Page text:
If you have set up a door number property that reads in a room number as the door number, your room numbers are all integers and you only add a suffix to the door number when you have more that one door, you may find that your schedule is sorting all of the doors with suffixes first, followed by the "whole number only" door numbers. You can get the entire list to sort together by forcing the formula to return a string value by changing the formula from:

[RoomNumber][NumberSuffix]

to

"[RoomNumber]" & "[NumberSuffix]"

That will return situations, with and without a alphabetic suffix, as strings, and they should sort together. Remember that you can not simply cut and paste property references in a formula, you need to select them from the lower pane [lower left pane in 2006].

December 11, 2005

Off Topic: Cookies

No, not computer cookies - the edible kind. That is why this is "off topic".

I took a couple of days off from work to be home while cable internet access was installed [finally!], shovel the results of an early-season snowstorm and engage in my annual Christmas cookie baking marathon. I wrapped that up first thing this morning and even got a little Christmas shopping done. I can not upload any of the cookies here, but I can tease you with a picture of the results.


  1. Gingerbread
  2. Sugar
  3. Peanut Butter
  4. Oatmeal Raisin
  5. Chocolate Chip

December 09, 2005

Autodesk Blog Survey

Shaan Hurley has announced in his Between the Lines blog that Autodesk is conducting a survey on blogs. If you are reading this, you have an interest in and, most likely, an opinion on blogs. Take the survey and have your voice heard.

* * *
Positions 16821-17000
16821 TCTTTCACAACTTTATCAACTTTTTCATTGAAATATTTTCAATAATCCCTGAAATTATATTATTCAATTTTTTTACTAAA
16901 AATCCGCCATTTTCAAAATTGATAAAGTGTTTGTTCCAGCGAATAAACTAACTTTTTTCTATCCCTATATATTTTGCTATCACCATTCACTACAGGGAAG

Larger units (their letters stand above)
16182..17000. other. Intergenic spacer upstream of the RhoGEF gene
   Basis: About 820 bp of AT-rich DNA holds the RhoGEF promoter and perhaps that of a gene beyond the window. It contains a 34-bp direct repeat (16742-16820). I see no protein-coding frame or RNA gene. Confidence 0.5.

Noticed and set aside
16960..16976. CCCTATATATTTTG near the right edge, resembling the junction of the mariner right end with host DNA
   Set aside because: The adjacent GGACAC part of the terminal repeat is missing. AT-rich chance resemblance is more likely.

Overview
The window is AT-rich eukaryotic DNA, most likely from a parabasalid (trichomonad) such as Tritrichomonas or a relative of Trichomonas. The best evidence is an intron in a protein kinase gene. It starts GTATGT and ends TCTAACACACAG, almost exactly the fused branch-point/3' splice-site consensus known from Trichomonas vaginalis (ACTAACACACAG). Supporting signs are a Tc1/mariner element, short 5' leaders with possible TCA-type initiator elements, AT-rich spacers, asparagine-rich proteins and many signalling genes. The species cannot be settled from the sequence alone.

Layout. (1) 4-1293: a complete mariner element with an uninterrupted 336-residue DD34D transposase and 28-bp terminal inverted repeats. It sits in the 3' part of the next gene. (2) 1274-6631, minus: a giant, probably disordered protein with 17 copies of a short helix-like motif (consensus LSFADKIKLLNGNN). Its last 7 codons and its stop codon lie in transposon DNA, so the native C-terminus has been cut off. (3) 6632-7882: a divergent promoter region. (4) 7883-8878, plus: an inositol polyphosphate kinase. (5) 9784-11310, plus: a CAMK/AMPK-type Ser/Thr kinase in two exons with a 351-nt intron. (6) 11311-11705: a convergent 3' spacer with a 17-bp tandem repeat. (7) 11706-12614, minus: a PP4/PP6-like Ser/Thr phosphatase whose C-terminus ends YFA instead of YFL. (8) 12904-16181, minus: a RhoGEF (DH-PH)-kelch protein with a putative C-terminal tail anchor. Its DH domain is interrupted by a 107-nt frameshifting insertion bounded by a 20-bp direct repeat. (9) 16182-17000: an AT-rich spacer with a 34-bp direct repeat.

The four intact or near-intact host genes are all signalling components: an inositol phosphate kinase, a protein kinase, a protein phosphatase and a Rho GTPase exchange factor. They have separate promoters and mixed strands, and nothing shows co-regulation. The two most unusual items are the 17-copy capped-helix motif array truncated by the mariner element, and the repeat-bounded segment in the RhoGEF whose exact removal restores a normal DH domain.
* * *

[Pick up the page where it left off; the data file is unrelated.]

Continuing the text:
December 06, 2005

Controlling Lineweights

If you ever need to figure out why the lineweight of a particular piece of linework is plotting as it is, the following should help you determine where the lineweight is being set. The first place to look is at the plot style file used when the plot was created. The images here are taken from named plot style files [STB], but the same principals apply to color-dependent plot style files [CTB] - the only difference is in how the plot styles are assigned [by name or by color]. Take a look at the lineweight setting for each plot style. If it says "Use object lineweight", then you will need to search farther. If an explicit lineweight is assigned, then all objects/components that have that plot style assigned will use that explicit width, and any settings in the drawing file will be ignored.

If your plot style is set to "Use object lineweight", then you need to look in the drawing for the lineweight that will be used. For "simple" AutoCAD objects, the object's lineweight will either be set directly on the object or, if the lineweight property is set to "ByLayer", the lineweight set to the object's layer will be used.